Business innovation is a hot topic of discussion in management meetings these days. But often the word is thrown around like the latest buzz word looking to receive nods of approval from peers and colleagues. The result is that the meaning becomes more and more diluted and the words rarely translate into actions. However, we do need to continue discussing innovation but with the right meaning and context in order to deliver focused results.
And now is the time to have those meaningful discussions.
None of my inventions came by accident. I see a worthwhile need to be met and I make trial after trial until it comes. What it boils down to is one per cent inspiration and ninety-nine per cent perspiration.
by Mr Thomas Edison
For balance, I need to emphasise that Thomas Edison was a distinguished collaborator and created what he called “teamwork laboratories”. He was convinced that great inventions and new research can best be achieved by working together.
Several perspectives on business innovation
When we talk about business innovation today, there are two perspectives that I find really interesting. First of all, the broad view of business innovation is that it’s not just about the product. Services, processes, organisation and business models are especially relevant. The second perspective is the view of business innovation as the result of a systematic process.
via Microsoft Teams
via Web Interface
Furthermore, behind every successful business innovation there is always hard work. And in organisations, it often starts with a leader that captures the ideas, develops them, assigns resources, and drives them to implementation.
As a result, successful companies have learned that it is unwise to approach innovation without a structured process to support the innovation life-cycle. I am sure many of you have experienced great enthusiasm at the launch of a new innovation jam. A few weeks later, the initial momentum slowly withers away and frustration kicks in, all due to a lack of process.
It’s a cross-border process, not a silo’d one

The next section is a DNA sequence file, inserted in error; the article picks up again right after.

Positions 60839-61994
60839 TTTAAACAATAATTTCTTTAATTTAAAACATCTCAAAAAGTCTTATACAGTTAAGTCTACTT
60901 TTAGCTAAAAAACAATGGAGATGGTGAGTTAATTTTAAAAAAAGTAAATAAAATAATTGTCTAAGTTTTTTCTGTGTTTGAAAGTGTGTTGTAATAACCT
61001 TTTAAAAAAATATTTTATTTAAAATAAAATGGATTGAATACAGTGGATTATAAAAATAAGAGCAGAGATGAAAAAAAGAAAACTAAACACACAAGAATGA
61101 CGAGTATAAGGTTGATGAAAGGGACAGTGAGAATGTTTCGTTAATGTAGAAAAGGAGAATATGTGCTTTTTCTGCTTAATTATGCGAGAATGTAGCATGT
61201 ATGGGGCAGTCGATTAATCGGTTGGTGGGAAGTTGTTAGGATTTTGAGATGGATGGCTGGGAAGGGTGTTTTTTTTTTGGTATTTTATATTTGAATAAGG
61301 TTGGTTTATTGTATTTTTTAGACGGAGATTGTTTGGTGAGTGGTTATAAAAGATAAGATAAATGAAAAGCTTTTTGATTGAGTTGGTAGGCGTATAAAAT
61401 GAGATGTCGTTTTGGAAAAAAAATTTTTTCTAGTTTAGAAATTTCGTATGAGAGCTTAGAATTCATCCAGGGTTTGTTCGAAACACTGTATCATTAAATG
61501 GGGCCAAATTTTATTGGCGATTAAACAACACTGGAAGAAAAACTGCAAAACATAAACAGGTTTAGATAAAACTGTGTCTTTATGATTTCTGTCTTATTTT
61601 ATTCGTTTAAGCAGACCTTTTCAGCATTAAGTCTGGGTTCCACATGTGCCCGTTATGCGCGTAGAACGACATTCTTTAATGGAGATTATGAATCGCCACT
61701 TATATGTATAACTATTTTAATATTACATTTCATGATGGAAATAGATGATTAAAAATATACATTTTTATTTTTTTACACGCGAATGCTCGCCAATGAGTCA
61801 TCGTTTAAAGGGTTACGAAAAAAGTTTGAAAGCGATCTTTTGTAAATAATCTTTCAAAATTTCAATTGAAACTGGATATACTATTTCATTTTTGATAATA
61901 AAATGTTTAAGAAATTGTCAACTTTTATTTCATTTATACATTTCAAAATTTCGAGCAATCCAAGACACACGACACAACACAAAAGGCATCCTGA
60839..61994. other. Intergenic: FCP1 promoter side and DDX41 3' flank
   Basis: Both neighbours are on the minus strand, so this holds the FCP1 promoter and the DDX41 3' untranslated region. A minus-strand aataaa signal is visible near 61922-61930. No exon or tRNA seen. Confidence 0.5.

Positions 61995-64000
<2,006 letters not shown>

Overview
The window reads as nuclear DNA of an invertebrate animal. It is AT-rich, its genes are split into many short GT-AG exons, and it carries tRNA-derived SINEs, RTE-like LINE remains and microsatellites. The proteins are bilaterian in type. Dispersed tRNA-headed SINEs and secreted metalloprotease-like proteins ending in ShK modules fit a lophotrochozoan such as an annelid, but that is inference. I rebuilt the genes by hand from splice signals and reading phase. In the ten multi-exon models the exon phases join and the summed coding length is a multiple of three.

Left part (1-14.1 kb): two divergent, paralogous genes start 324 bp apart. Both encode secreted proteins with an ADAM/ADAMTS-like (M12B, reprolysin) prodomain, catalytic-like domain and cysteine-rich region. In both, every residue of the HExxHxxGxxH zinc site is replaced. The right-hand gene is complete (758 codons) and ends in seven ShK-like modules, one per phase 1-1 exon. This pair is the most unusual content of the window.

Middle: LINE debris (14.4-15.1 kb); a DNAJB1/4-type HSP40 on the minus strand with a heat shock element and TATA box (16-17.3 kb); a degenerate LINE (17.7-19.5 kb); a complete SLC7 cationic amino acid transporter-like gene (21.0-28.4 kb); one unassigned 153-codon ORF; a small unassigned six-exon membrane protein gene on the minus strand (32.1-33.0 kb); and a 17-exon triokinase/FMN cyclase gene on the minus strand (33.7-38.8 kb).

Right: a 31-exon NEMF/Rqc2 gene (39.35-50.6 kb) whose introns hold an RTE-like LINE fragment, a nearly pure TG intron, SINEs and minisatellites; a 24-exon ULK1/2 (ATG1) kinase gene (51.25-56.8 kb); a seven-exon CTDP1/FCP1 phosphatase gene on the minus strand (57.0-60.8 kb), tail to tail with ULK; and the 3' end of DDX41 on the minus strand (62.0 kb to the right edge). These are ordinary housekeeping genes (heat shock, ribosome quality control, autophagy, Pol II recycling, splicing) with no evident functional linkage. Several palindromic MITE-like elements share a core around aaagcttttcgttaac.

So if you see business innovation as a systematic process, and accept the idea that it’s not just about traditional research and development but touching all aspects of an organisation’s value creation, then you realise that it’s a cross-border process. A process that requires an innovative and collaborative culture that permeates the entire organisation and surroundings.
In a traditional organisation, it is far from obvious who will lead such a process. Therefore, it is for this reason why we see the new professional role Innovation Leader popping up more and more in the job advertisements. The newly formed non-profit organisation Innovation Leaders describes the role as follows:
An innovation leader is responsible for, or actively contributing to, management and organisation of innovation as well as increased innovation in a company or organisation.
If you work with business innovation management in your organisation, you should consider applying for membership with the Innovation Leaders Association. The more we are together, the bigger the difference we can make.
In conclusion, if you are thinking of starting an innovation programme, or have and its lost all momentum, put together a systematic process to support the programme. It may mean a little extra work in the beginning but it will be worth it and your employees will thank you for it!